This post is part of a new series on the CNU Salons, CITY SPOTLIGHT. City Spotlight shines a light on the latest news, developments and initiatives occurring in cities and towns where CNU members live and work.
Numerous studies (such as the one referenced here) have suggested that there is some connection between sprawl and obesity, because residents of sprawl walk less and are thus more likely to weigh more.
One common argument against tall buildings is that they block out light, creating shadows that block the sun. But as I was walking down Avenue of the Americas (one of Midtown Manhattan's most skyscraper-oriented streets) I saw plenty of sun- just not on my side of the street. What was going on?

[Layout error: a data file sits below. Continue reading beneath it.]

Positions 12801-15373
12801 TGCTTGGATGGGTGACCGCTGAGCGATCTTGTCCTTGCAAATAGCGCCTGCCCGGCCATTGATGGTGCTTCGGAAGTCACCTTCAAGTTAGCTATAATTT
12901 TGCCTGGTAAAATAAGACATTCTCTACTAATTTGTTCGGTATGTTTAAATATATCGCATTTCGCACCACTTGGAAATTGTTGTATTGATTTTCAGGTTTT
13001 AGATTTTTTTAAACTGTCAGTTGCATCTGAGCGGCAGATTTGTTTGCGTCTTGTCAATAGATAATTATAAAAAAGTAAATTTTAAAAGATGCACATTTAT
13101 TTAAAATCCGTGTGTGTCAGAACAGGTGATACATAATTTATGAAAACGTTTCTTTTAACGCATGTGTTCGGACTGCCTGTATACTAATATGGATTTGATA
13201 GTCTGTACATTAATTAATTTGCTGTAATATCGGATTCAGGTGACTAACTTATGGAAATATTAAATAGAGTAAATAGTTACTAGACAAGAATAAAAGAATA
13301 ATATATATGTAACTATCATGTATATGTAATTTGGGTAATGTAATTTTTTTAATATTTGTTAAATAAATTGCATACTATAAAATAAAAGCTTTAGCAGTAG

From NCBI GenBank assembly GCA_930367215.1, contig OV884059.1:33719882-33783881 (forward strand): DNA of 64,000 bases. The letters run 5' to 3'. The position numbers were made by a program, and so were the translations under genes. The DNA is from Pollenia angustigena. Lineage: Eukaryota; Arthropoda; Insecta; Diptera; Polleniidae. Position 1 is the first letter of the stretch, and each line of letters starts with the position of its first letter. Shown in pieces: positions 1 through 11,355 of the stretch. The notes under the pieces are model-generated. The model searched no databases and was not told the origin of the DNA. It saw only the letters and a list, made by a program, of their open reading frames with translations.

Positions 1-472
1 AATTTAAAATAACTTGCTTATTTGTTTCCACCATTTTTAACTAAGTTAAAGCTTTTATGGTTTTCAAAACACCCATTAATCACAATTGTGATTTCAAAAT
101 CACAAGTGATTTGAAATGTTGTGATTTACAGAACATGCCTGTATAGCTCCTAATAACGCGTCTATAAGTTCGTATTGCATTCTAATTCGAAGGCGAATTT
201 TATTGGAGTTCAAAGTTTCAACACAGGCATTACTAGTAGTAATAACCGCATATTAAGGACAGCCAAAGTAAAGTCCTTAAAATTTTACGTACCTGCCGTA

Howard Blackson's latest post on the Placemakers blog clarifies the concept of "mixed use." A narrow definition of mixed use limits the term to mixed-use buildings: for example, buildings partially devoted to housing and partially devoted to other uses.
But Blackson points out that a walkable mixed-use neighborhood can include purely residential buildings or even purely residential blocks, as long as those blocks are within walking distance of commercial places.